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Holy Quran Section > English Translation and Commentary of the Holy Quran by Maulana Muhammad Ali (Table of Contents) > Chapter 2 (Al-Baqarah - The Cow) > Section 7 (Verses 60 to 61)



Section/Ruku 7 [Verses 60 to 61]: Divine Favours on Israel:
Chapter 2: (Al-Baqarah - The Cow)
(Revealed at Madinah: 40 sections; 286 verses)

1. Translation:

60 And when Moses prayed for water for his people, We said: March on to the rock with thy staff.
a So there flowed from it twelve springs. Each tribe knew their drinking place.b Eat and drink of the provisions of Allah, and act not corruptly, making mischief in the land.

61 And when you said: O Moses, we cannot endure one food,a so pray thy Lord on our behalf to bring forth for us out of what the earth grows, of its herbs and its cucumbers and its garlicb and its lentils and its onions. He said: Would you exchange that which is better for that which is worse? Enter a city,c so you will have what you ask for. And abasement and humiliation were stamped upon them, and they incurred Allah’s wrath.d That was so because they disbelieved in the messages of Allah and would kill the prophets unjustly.e That was so because they disobeyed and exceeded the limits.

 2. Commentary:

60a. The words idrib bi‘asa ka-l-hajara may be translated in two ways, strike the rock with thy staff, or march on or go forth or hasten, to the rock with thy staff. Darb means striking, smiting, marching on, going from place to place, setting forth a parable, and carries a number of other significances. In fact, darb is used to indicate all kinds of actions except a few (T). When ard (land or earth) is its object, it carries the significance of going about or seeking a way. Thus daraba-l-arda or daraba fi-l-ardi both signify he journeyed in the land or went forth or hastened in the land (LL). The object of idrib here is al-hajar which means a rock or a mountain to which there is no access, as explained by Tha‘labi (LL). ‘Asa ordinarily means staff or rod, but its primary significance is a state of combination (T, LL), and the word is metaphorically used to speak of a community. Thus of the Khwarij, a Muslim sect, it is said, shaqqu‘asa-l-Muslimina (lit., they broke the staff of the Muslims) which means that they made a schism in the state of combination and union, or in the community of the Muslims (LA). Hence the words may mean strike the rock with thy staff, or march on to the mountain with thy staff or thy community.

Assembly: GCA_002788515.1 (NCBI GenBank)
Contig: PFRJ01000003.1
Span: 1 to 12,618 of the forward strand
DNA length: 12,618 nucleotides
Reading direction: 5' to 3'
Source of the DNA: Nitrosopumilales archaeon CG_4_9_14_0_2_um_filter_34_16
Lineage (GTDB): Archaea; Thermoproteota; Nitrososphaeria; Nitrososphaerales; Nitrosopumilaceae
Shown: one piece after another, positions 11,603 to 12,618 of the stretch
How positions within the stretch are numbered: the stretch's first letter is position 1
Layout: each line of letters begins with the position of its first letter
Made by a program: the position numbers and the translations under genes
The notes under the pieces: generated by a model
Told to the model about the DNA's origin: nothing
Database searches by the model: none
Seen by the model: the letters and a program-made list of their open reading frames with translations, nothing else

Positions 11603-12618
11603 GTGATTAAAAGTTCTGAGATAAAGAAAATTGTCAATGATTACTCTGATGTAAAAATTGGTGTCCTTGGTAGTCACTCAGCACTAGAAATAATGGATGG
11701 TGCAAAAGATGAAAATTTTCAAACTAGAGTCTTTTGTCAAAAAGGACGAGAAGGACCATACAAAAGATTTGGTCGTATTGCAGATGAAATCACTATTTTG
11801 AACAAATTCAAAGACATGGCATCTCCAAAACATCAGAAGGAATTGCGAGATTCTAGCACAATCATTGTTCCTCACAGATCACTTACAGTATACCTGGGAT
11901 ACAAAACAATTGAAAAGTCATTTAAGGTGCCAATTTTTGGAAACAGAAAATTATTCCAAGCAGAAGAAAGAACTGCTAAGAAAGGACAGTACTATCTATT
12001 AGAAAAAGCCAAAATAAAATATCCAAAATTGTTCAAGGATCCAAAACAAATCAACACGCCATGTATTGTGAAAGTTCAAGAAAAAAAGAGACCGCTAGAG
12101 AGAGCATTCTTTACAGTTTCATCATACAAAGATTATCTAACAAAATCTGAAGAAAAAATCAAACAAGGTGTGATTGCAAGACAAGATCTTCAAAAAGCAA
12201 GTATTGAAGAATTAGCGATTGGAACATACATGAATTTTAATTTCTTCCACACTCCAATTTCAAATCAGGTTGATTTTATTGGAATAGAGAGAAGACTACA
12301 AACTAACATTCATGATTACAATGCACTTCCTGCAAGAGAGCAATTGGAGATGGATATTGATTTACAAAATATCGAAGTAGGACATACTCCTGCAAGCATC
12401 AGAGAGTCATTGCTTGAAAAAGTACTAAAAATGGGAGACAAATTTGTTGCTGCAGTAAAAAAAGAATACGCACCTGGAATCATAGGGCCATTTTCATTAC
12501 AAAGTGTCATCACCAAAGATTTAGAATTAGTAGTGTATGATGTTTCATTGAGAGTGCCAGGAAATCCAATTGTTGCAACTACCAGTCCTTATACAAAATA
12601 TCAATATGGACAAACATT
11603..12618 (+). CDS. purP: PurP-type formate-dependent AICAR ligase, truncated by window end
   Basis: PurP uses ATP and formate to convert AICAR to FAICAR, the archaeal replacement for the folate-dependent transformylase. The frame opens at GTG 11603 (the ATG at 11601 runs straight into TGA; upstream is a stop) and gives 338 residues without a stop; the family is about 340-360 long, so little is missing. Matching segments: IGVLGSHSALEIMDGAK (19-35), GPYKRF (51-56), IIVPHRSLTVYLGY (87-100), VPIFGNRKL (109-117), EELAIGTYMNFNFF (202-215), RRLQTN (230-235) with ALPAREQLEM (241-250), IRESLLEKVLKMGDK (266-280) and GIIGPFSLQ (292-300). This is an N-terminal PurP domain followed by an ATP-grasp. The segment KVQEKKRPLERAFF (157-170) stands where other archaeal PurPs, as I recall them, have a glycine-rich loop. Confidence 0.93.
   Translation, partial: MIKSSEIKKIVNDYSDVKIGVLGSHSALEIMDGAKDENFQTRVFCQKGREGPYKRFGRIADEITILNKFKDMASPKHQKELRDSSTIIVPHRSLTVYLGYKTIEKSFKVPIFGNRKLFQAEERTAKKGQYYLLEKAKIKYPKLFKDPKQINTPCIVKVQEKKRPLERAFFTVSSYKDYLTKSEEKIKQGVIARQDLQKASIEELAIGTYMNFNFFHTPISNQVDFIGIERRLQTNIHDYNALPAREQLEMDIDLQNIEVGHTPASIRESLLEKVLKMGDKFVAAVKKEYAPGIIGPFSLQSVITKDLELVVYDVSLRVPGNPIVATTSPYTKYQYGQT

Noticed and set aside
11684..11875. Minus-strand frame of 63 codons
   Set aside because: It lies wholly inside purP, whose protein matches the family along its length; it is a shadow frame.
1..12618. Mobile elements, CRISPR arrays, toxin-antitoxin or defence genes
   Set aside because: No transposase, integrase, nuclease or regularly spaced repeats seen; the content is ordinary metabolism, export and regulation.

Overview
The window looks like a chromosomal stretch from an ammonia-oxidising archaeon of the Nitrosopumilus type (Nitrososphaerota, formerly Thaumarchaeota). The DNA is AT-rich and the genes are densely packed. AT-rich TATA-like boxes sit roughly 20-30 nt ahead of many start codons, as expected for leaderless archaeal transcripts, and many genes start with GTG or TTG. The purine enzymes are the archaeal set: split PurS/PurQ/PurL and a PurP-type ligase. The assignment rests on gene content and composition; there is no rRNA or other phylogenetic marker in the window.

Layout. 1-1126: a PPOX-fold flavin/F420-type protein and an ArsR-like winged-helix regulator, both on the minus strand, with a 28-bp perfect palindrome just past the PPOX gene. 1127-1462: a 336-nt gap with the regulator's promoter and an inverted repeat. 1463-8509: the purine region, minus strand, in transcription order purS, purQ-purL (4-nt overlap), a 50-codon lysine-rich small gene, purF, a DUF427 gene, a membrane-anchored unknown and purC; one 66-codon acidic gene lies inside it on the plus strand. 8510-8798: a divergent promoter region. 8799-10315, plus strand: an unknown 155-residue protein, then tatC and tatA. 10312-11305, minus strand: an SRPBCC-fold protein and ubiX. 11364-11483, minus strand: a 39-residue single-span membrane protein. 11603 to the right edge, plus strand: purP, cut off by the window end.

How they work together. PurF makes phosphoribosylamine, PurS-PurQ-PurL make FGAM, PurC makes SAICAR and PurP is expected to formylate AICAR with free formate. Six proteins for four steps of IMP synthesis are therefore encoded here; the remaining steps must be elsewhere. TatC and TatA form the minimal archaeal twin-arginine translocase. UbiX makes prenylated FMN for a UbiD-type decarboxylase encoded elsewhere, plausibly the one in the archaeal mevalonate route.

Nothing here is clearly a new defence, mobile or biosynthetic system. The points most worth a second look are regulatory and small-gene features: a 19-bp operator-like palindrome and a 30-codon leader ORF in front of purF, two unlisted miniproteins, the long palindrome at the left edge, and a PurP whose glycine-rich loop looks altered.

The story that Moses carried a stone with him and that twelve springs flowed from it whenever, placing it in the wilderness, he struck it with his staff, has no foundation in the words of the Holy Quran or any saying of the Prophet. What the words of the Quran signify is either that Moses was commanded by God to smite a particular rock with his staff from which water flowed forth miraculously, or to march on to a mountain from which springs flowed. The Bible does not contain any contemporaneous record of the events, and what it contains does not render much help. In Exod. 17:1–6 we are told that Moses went with the elders to the rock of Horeb, and on his smiting the rock with his rod water flowed out, but there is no mention of twelve springs there. But as Marah (Exod. 15:23) is now known by the name of ‘uyun Musa, i.e., the springs of Moses (Bib. Dict., Cambridge Press, Art. "Wilderness"), it is very doubtful whether the incident referred to in Exod. 17:1–6 is correctly recorded, the more so as there is hopeless confusion about the other incidents related to have occurred at Rephidim, the scene of the smiting of the rock. [Back to verse 60]